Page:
• “The party-going partner now prefers chamomile tea on the couch. The lover of wanderlust has started to cling to routine. The big spender has become a frugal budgeter. […] We don’t marry one person as much as we marry one version of a person, a snapshot of who we (and our partner) are individually and to one another at the moment when we say ‘I do.’” Watching a Partner Change is Hard. Accepting It Can Be Harder | NY Times


“In my 20s, I was looking for validation in just about every moment. Looking for validation on the faces of other people and trying to figure out how to be and what to say that would have me feeling accepted and loved and valued. Today, I am focused on getting in touch with my grounded self, my wiser self, and the part of me that already knows what’s true, even though it’s still not easy.” — Annie Schuessler, Ep, 160: Answering the Call For a Midlife Reinvention


Midlife: A Philosophical Guide
by Kieran Setiya

How can you reconcile yourself with the lives you will never lead, with possibilities foreclosed, and with nostalgia for lost youth? How can you accept the failings of the past, the sense of futility in the tasks that consume the present, and the prospect of death that blights the future? In this self-help book with a difference, Kieran Setiya confronts the inevitable challenges of adulthood and middle age, showing how philosophy can help you thrive.


The top 5 movies in January, twenty years ago were:

  • The Lord of the Rings: The Fellowship of the Rings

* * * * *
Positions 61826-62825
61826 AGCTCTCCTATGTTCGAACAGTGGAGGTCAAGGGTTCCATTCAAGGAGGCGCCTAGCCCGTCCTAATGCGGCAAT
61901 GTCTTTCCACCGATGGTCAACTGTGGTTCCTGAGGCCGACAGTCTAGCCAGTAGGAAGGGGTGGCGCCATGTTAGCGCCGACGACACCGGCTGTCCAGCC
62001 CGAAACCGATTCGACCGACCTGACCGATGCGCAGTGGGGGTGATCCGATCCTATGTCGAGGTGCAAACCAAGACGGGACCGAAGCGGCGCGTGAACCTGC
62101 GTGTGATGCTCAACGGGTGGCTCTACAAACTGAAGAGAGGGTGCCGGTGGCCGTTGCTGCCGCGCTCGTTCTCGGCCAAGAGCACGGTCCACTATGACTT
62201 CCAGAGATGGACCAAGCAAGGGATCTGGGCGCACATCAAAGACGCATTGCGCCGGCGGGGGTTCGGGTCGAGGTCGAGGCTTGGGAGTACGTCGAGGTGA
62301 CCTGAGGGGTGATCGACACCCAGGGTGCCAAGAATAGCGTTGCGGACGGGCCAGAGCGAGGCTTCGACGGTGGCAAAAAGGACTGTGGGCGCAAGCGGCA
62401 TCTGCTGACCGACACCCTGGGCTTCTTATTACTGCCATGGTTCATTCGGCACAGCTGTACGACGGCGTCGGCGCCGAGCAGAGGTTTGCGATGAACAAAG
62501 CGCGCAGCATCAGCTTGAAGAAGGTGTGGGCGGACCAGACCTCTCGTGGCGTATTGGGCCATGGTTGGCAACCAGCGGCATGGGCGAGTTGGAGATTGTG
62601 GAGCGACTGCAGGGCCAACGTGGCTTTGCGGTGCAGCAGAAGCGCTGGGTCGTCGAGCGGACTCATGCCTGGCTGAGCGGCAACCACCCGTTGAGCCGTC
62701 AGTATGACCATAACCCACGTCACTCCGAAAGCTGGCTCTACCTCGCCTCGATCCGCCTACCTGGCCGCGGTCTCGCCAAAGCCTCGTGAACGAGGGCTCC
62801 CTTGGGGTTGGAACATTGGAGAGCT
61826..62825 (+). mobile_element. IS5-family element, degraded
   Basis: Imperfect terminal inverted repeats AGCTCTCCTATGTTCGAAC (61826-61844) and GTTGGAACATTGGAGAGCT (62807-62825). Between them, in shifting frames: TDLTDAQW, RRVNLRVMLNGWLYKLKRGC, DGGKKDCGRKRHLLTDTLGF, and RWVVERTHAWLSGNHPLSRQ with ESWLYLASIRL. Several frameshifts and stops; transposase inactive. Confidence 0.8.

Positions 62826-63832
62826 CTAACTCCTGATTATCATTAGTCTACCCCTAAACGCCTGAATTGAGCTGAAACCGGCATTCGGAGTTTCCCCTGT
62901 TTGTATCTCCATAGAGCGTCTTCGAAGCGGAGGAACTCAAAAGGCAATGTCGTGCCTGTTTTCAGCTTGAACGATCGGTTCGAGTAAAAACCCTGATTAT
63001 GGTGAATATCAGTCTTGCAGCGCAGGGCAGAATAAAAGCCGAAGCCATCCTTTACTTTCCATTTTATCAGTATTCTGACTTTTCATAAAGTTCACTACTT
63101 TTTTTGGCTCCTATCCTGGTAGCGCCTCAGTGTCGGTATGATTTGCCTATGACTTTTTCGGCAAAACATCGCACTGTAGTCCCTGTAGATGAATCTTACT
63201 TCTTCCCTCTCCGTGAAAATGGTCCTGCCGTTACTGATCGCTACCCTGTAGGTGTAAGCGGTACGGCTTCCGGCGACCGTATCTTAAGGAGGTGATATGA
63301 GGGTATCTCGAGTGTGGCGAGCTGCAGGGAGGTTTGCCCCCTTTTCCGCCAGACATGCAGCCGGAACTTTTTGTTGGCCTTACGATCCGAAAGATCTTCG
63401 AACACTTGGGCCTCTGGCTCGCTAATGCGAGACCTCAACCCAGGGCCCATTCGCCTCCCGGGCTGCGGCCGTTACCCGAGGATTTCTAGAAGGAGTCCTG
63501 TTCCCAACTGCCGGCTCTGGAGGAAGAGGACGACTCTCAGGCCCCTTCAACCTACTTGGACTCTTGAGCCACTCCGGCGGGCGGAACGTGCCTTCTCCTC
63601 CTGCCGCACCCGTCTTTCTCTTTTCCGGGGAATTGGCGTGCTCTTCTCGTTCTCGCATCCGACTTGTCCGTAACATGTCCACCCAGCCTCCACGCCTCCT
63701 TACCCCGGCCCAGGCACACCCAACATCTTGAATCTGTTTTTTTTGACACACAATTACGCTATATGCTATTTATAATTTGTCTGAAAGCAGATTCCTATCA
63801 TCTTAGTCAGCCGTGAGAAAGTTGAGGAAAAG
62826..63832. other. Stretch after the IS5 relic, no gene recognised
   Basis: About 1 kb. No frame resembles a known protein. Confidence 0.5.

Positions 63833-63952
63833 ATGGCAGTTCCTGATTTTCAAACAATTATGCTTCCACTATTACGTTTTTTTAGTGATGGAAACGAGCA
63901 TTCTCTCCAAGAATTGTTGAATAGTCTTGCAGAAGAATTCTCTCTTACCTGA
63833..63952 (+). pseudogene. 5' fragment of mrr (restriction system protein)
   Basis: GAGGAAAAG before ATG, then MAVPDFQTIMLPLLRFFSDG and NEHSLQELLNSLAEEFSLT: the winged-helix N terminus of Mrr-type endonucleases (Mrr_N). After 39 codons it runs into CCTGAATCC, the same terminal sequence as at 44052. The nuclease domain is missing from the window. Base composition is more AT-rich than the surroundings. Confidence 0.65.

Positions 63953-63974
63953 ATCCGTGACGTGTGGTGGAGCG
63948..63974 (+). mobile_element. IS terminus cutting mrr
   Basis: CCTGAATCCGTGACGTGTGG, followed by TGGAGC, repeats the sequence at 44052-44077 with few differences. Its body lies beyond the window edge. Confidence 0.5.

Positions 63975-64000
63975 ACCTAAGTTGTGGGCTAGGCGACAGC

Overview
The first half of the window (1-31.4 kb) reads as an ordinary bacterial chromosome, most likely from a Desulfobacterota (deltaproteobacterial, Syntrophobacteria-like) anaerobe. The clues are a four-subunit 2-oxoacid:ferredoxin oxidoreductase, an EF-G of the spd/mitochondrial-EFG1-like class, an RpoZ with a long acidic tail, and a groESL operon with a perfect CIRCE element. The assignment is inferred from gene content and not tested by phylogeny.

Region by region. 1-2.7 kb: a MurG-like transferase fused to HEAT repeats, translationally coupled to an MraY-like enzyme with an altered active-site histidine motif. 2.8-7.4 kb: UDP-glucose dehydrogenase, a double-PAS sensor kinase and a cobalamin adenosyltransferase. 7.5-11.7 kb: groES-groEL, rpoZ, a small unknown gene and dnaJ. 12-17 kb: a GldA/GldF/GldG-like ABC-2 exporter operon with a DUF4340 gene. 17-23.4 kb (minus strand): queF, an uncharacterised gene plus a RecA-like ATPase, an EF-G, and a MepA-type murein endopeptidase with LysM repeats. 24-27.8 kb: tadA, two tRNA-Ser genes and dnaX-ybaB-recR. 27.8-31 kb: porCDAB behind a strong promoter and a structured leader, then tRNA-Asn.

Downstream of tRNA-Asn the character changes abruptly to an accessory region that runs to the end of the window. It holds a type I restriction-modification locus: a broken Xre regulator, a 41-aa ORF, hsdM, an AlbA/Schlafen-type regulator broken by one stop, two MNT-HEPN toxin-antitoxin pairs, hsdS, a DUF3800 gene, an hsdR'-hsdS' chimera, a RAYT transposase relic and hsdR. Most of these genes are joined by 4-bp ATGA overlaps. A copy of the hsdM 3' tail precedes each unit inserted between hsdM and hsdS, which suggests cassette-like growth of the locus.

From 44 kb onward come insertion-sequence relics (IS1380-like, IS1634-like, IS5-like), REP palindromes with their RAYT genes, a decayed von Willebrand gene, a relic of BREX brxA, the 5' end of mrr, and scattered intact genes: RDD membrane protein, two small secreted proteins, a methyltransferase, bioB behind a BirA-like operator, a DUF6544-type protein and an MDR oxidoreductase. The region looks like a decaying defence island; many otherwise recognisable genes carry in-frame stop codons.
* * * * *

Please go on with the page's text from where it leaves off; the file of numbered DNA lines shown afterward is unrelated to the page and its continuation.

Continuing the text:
• A Beautiful Mind
  • Black Hawk Dawn
  • Ocean’s Eleven
  • Snow Dogs

Okay, I saw four of those five movies. But what in the world was “Snow Dogs”?!

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I was pleasantly surprised that so many of you read my 2022 Intentions and Goals. Thank you. There’s always a part of me that thinks, “Who’d be interested in your goals, Lou?” 

TBH, I shared them last week because someone dared me to do it 🤭  as a form of accountability. Anyway, I received several emails about that one goal I had with the word “experiment” so I thought I’d expand on it a bit today.

I would love to hear about your goals and plans for the new year or your process. I’m always interested in learning about people’s processes. So, please hit reply and let me know — or if you’ve written them up somewhere, like on Twitter or a blog post, please send me a link.

Here’s to a joyful and easeful week ahead.

Cool beans,
Lou Blaser


A former management consultant and IT leader, Lou Blaser is the editor of Midlife Cues and the host of the Second Breaks podcast. She is also the author of Break Free: The Courage to Reinvent Yourself and Your career. Lou’s work is focused on exploring how to navigate, thrive, and turn midlife into the best phase in our life.